At a press briefing in New York, Carl Skau, Deputy Executive Director of the World Food Programme, said that the collapse of the Black Sea Grain Initiative after Russia ended its engagement was “regrettable, to say the least.”
Under the initiative, WFP shipped more than 725,000 tons of grain, relieving hunger in some of the hardest hit corners of the world, including Afghanistan, the Horn of Africa and Yemen.
“WFP relied on Ukraine’s competitively priced, accessible and high-quality source of wheat,” Mr. Skau said, adding “despite the war and thanks to this accord, Ukraine remained WFP’s biggest supplier of wheat in 2022.”
World needs unimpeded access to food
“Losing this source now is of great concern, of course, as this is really about keeping the barn door open, just when millions are knocking on it. The world needs unimpeded access to major food supplies.”
According to news reports, Russian President Vladimir Putin promised to supply free grain to six African nations at a summit held earlier in the week, following the collapse of the Initiative.
In response to a question from a journalist, Mr. Skau said that WFP “has not been in talks with Russia about any free grain.”
“We work in full cost recovery, so we don’t service any country with in-kind. We have not been approached for any such discussion so far,” he added, noting that the UN agency buys grain where it is the cheapest and fastest to get to its beneficiaries.
A crippling funding crisis
Mr. Skau went on to note that some of the countries where the needs are the greatest, are also where funding for relief operations are declining, forcing humanitarians to reduce or cut assistance.
“In WFP’s case, we have to make impossible trade-offs of prioritizing assistance,” he said, adding that the UN agency is in the midst of “a crippling funding crisis, which is forcing us to scale back life-saving assistance right as acute hunger is hitting record levels.”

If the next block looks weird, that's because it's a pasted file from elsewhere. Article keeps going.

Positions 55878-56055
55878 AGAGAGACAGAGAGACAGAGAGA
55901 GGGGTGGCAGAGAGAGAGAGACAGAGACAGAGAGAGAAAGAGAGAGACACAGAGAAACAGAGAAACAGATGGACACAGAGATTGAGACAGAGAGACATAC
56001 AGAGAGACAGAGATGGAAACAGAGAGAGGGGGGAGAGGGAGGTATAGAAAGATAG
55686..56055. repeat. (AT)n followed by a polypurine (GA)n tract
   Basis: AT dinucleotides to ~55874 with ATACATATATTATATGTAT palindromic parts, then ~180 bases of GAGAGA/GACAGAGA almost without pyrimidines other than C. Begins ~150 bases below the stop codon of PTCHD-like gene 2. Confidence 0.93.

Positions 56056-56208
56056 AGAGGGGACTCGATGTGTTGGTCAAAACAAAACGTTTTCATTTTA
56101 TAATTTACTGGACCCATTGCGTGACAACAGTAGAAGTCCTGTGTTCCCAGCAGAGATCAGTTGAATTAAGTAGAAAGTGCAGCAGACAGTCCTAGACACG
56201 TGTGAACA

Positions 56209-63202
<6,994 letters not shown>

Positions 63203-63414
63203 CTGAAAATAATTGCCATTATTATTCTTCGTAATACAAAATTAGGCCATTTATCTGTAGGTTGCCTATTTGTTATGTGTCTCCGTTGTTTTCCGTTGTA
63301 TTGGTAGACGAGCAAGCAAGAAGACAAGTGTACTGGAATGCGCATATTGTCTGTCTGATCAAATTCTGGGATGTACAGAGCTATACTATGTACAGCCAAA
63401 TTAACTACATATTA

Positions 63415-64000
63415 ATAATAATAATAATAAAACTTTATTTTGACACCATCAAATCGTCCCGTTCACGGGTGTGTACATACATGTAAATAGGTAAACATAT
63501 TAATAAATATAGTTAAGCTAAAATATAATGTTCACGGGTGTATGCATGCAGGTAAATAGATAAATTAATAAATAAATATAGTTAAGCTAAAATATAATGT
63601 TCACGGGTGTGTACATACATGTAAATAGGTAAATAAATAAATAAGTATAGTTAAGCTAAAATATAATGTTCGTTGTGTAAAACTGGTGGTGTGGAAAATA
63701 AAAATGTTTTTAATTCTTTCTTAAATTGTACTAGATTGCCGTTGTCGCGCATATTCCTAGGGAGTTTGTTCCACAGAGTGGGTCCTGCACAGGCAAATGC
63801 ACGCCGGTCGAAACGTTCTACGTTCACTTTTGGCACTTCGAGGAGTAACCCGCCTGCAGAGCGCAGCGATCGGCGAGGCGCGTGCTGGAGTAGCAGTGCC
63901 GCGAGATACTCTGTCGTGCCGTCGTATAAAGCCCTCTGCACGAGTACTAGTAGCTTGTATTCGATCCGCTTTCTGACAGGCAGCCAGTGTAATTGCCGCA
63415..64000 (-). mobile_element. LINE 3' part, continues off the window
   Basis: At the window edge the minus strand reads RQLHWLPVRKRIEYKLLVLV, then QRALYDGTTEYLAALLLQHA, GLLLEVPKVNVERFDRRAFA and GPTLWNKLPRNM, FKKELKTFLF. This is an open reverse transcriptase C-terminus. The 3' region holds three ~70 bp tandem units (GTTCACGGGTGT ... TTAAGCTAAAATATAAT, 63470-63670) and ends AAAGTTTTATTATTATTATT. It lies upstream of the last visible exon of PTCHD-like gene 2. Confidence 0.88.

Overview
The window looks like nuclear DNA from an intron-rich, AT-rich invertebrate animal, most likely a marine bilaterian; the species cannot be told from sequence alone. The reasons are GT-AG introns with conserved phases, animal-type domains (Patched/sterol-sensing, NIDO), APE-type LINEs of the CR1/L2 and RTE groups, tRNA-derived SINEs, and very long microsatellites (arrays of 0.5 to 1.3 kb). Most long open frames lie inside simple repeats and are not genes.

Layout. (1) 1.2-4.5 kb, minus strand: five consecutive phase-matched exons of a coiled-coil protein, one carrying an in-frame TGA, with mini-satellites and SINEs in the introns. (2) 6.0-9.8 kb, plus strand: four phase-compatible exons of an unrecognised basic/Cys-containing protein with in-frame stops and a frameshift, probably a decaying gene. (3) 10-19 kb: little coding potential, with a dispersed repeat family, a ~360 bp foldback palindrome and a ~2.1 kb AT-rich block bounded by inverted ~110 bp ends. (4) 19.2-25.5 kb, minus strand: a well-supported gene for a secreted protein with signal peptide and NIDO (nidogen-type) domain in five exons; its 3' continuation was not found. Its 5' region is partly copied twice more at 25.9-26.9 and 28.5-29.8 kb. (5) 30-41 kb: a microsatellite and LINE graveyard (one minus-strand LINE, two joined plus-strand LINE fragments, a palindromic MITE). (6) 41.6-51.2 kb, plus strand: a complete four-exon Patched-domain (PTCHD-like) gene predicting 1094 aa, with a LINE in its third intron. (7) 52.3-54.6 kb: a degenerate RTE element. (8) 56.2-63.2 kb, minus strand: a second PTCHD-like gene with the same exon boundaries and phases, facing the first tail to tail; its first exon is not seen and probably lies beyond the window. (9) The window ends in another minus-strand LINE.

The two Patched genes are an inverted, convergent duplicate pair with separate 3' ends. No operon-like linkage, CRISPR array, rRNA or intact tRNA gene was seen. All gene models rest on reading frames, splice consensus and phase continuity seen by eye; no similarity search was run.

At least 38 of WFP’s 86 country operations have experienced cuts or are planning to scale down food assistance programmes, including in Afghanistan, Syria, Palestine, Yemen, and several countries in West Africa.
We are entering a humanitarian doom loop – where we save people who are starving, at the cost of millions of others falling closer into that same category
– Carl Skau, WFP
Entering a ‘humanitarian doom loop’
“Less funding means WFP is forced to stop assisting people who are only in the category of ‘crisis level’, this is so that we can save those who are literally starving – the category of catastrophic hunger,” said. Mr. Skau.
He explained that due to these cuts, people at “crisis levels” of hunger, will fall into “catastrophic levels”, further raising humanitarian needs in the future if the food security situation globally does not improve.
“We are entering a humanitarian doom loop – where we save people who are starving, at the cost of millions of others falling closer into that same category.”
Call to prioritize funding
Around 345 million people are at an acute state of food insecurity, while hundreds of millions more are at risk of worsening hunger, on the back of climate change impacts, natural disasters, food price increases, economic slowdown, and conflict and insecurity.
Mr. Skau called on world leaders to prioritize funding for humanitarian response, enhance coordination with aid organizations, and address the root causes that cause these crises.